Over the last decade, however, several states have begun to speak out. Beginning in 2012, the United States started to offer its views in a series of speeches and statements. In 2018, the United Kingdom’s Attorney General made an important statement of UK views. In the ensuing years, other (mostly European) states began to offer their own detailed perspectives, including Australia, Estonia, Finland, France, Germany, and the Netherlands. Ongoing efforts at the UN and in regional contexts like the OAS are now seeking to expand the list of states with opinions on international law in cyberspace. As yet, however, the vast majority of states remain silent.

Why these states remain silent is often unclear. Some may wish to avoid becoming entangled in international disputes among those states who have spoken out. For others, however, the issue may be a matter of legal capacity. Many states lack the personnel or resources to understand the issues involved in applying international law to cyberspace. Thus, a threshold issue for international law’s application is building up sufficient legal capacity for all states to have a voice in shaping what international law says on cyber issues.

Existential Disagreements: Among those states that have taken positions on international law’s application to cyberspace, there are a number of “existential” disagreements—competing claims that a particular international legal rule or regime is entirely included or excluded from cyberspace. In the UN context, for example, a few states have challenged the availability of international humanitarian law, the right of self-defense, the duty of due diligence, and the right to take countermeasures with respect to online activity. The existence (or absence) of one or more of these legal frameworks from cyberspace has significant implications for international law’s application, impacting how states conduct their cyber operations in armed conflicts, their ability to respond to malicious cyber activity conducted by other states, and what actions they must take to protect the rights of third states from harms originating in their own territories.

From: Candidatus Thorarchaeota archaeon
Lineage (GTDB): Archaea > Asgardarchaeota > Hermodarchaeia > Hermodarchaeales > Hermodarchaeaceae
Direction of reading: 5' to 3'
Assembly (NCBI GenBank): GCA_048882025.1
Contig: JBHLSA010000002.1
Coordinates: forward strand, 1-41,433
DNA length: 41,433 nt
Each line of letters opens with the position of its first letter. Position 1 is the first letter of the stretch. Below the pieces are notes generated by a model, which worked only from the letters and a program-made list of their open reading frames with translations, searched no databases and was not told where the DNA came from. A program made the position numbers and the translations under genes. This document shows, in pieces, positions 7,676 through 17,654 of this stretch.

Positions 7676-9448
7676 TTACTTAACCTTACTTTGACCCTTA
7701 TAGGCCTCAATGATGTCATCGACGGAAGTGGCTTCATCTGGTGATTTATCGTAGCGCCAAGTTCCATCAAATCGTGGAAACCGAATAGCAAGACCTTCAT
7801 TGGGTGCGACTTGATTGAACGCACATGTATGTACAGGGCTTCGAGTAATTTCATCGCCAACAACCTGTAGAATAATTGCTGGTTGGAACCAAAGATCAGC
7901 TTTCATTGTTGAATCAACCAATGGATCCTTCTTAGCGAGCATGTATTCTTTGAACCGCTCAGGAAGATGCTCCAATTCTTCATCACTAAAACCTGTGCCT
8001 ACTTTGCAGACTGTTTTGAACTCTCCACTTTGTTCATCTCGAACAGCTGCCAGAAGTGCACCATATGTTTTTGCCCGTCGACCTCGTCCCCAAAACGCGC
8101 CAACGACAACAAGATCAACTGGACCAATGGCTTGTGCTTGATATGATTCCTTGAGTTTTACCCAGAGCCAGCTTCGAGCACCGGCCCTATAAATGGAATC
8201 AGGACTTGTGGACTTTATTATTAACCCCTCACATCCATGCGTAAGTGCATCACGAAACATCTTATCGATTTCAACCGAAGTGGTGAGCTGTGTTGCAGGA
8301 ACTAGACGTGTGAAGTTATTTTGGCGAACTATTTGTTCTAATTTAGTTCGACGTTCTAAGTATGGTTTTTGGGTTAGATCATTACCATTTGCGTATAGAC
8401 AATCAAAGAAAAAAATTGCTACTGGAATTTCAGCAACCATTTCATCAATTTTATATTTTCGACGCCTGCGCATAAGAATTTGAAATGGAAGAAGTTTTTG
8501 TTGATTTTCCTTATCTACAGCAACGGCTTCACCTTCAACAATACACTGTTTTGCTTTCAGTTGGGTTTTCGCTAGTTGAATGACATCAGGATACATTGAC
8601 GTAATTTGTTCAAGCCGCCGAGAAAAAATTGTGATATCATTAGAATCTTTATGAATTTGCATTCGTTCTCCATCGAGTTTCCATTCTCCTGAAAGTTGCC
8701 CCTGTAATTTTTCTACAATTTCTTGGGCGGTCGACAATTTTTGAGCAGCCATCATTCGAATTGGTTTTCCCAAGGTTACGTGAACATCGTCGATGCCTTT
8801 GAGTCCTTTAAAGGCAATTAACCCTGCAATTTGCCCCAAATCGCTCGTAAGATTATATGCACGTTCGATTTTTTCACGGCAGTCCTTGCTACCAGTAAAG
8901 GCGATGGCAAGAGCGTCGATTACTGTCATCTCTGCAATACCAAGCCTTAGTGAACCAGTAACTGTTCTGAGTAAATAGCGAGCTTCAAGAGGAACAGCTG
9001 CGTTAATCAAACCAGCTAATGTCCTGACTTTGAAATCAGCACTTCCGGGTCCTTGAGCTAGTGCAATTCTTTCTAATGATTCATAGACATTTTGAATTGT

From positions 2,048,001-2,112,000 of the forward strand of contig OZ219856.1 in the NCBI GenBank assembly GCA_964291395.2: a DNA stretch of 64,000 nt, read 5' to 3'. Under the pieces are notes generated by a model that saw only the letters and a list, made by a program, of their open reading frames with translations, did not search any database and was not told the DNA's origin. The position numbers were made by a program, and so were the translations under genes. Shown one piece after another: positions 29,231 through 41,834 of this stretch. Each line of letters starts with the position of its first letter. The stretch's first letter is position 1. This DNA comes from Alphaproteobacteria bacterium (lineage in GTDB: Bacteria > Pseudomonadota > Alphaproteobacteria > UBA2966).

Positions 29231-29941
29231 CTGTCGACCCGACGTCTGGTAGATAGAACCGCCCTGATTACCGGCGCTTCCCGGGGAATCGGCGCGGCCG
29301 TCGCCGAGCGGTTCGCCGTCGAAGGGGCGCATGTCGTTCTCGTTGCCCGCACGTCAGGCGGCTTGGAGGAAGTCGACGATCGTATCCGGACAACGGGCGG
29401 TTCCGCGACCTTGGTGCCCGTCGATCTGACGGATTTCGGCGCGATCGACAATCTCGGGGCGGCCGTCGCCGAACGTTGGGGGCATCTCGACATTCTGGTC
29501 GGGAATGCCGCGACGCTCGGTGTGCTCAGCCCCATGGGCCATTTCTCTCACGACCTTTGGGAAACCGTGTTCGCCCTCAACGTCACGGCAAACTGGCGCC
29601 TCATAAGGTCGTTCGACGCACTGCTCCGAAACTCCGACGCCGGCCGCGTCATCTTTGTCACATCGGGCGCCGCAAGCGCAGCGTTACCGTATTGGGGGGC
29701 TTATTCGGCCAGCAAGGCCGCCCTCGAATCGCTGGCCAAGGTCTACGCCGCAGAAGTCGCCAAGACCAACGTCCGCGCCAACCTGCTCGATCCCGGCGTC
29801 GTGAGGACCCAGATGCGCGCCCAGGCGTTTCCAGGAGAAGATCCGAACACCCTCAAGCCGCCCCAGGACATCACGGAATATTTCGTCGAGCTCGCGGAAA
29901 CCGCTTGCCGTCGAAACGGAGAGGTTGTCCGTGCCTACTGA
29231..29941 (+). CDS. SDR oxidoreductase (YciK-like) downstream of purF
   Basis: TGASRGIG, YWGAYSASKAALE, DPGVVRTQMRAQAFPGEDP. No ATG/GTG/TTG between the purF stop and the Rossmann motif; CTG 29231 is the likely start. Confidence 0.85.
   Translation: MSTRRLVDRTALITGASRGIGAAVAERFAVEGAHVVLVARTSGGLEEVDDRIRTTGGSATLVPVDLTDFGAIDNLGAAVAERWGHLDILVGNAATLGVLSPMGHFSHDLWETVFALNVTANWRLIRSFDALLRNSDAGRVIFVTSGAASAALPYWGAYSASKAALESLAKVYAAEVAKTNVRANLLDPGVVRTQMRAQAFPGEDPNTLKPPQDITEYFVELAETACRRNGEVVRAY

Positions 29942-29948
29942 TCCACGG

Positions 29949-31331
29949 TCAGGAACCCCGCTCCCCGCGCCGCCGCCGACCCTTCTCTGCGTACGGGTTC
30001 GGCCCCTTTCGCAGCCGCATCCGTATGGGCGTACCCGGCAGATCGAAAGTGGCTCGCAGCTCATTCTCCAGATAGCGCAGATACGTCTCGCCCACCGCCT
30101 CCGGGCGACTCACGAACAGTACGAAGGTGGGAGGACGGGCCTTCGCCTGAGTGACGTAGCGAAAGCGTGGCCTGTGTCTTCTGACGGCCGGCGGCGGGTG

Interpretative Questions: Even where states accept that a particular international legal rule or regime applies in cyberspace, substantial interpretative questions often remain open to debate. International legal regimes like nonintervention, sovereignty, and human rights encounter much ambiguity in their applications to cyberspace. The duty of nonintervention, for example, protects a states’ international and external affairs from “coercive” intervention by other states. Yet, there’s no consensus on which “affairs” the duty protects, let alone what differentiates coercive from noncoercive cyber activity. Similarly, sovereignty is undoubtedly one of the core architectural features of the international legal order. States appear to diverge, however, on whether sovereignty merely is a foundational principle on which other international legal rules (like non-intervention) rest, or if it is an independent rule that can be breached by certain foreign state cyber operations directly.

Attribution: International law only regulates its subjects of international law (for example, states). It does not usually direct the behavior of ICT companies or individuals (who are usually subject to one or more domestic legal orders). To apply international law in cyberspace, therefore, it is necessary to know the identity of whoever is responsible for the activity in question: is it a state or state-sponsored actor subject to international law or is it an individual(s) engaged in behavior outside international law’s ambit? Such identifications are, however, difficult in cyberspace given well-known challenges in technical attribution—identifying the origins of malicious cyber behavior is often difficult and time-consuming. Moreover, where states employ proxies, attribution is further complicated by the need to show evidence of state “control” over the proxy actor (international law has yet to fully resolve how much control is required or what evidence must be shown to demonstrate it).